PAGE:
Fig. 11. Snow age vs depth from model results and radioactivity measurements (1986 and 1963). Sensitivity to divergence (50% and 25%).

Sensitivity to the horizontal divergence of the flowlines is shown in Figure 11. A divergence value of 50% (discharge/2) gives results similar to the results without divergence. That means that the model is not very sensitive to horizontal velocity modifications. On the other hand, Figures 12–14 confirm the sensitivity of the model to the vertical velocity pattern. First, the sensitivity of the model was studied according to glacier thickness at the site of the drilling core (Fig. 12). Since the model forces the bottom flow-lines to follow the bedrock whatever the profile of the bedrock, the thickness at the drilling site direcly influences the vertical velocity at this site. This effect shows the limits of such models.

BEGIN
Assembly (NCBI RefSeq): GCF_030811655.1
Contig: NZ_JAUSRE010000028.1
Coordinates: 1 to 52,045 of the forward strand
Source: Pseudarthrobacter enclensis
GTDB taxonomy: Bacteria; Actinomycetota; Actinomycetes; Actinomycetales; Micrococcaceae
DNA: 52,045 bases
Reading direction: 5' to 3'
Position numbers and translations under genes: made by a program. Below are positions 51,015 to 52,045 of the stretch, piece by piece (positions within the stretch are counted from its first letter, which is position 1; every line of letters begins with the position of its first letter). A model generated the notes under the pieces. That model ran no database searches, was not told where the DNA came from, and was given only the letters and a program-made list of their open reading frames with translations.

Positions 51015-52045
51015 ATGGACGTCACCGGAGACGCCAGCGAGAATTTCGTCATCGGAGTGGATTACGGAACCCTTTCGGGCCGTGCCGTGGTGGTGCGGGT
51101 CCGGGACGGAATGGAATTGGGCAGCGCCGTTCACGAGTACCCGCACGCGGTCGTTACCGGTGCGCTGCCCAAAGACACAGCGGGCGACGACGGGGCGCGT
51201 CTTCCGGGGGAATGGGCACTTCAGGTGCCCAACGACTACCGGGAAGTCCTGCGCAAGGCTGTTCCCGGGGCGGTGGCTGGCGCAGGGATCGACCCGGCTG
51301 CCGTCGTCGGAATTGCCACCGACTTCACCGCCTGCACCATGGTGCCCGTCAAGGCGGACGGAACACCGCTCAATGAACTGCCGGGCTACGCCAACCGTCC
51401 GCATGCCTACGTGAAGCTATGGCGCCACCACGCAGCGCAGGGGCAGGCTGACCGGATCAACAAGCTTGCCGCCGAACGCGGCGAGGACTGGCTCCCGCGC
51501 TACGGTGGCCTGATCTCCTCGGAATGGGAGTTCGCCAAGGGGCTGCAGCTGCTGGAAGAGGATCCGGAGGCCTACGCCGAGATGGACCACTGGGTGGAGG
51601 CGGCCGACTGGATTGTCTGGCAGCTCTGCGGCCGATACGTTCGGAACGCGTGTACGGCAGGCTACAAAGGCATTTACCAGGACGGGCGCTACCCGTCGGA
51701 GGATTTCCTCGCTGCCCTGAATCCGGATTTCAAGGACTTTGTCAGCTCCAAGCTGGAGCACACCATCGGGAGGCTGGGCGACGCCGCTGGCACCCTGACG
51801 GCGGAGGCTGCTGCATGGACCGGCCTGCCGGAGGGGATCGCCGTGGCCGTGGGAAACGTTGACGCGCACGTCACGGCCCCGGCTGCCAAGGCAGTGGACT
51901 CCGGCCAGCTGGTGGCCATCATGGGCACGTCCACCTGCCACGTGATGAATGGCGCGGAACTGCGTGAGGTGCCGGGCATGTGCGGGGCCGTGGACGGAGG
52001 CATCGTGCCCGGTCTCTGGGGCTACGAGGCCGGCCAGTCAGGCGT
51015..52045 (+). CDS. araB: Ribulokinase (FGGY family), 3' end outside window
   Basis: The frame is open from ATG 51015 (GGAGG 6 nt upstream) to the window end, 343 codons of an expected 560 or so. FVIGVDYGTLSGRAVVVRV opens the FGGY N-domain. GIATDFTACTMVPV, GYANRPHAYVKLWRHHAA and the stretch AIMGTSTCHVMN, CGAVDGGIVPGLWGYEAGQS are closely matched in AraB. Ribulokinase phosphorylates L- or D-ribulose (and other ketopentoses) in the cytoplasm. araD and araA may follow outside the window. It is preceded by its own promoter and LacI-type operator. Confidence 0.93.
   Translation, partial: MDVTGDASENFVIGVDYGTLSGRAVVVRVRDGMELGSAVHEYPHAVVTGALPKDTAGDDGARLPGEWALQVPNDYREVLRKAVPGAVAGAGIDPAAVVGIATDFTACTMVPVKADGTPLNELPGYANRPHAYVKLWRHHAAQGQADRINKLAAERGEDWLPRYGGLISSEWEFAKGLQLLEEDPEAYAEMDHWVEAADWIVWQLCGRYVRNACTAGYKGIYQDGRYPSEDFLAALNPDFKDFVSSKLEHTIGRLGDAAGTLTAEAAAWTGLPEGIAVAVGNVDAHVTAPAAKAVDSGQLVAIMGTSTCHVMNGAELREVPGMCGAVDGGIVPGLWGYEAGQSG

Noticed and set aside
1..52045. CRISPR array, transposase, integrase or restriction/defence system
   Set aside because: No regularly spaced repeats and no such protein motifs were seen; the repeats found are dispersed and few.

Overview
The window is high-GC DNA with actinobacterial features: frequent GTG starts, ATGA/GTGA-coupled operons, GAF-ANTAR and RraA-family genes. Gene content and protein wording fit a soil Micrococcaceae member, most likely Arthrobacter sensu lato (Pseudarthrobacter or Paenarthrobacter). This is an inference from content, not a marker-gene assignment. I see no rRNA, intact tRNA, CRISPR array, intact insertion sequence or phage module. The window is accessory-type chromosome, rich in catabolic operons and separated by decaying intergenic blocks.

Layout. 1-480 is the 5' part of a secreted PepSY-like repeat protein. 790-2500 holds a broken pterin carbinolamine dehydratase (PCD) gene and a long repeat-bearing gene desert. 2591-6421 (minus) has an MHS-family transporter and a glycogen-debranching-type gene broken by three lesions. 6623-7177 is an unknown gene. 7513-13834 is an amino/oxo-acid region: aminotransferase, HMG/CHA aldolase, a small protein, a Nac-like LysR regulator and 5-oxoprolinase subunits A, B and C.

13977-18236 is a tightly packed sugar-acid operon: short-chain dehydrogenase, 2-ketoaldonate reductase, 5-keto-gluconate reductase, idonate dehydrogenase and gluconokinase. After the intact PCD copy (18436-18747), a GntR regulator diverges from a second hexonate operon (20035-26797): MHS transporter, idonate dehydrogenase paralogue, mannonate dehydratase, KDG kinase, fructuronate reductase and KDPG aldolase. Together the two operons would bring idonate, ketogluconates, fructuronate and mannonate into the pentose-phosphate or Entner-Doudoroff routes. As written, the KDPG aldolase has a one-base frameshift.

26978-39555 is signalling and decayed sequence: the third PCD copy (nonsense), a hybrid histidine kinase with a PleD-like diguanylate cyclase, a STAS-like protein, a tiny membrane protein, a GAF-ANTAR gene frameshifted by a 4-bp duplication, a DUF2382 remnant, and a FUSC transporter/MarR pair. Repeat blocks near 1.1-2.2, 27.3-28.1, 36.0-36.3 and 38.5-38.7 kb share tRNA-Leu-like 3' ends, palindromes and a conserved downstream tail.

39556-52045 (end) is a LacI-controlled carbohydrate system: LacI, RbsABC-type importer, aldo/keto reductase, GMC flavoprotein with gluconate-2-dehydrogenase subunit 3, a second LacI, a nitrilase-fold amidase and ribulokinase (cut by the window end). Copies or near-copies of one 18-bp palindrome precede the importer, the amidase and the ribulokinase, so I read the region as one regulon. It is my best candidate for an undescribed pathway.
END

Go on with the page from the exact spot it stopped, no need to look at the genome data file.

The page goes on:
Fig. 12. Snow age vs depth from model results. Sensitivity to the depth of drilling hole (±10 m).

Fig. 13. Snow age vs depth from model results and radioactivity measurements (1986 and 1963). Sensitivity to vertical strain rate (constant and non-constant strain rate).

Fig. 14. Snow age vs depth from model results and radioactivity measurements (1986 and 1963). The dashed line does not take into account the kinematic vertical velocity.

Fig. 15. Annual thickness layer vs depth from the model results in the drillhole, and mass balance at the origin point of the layer.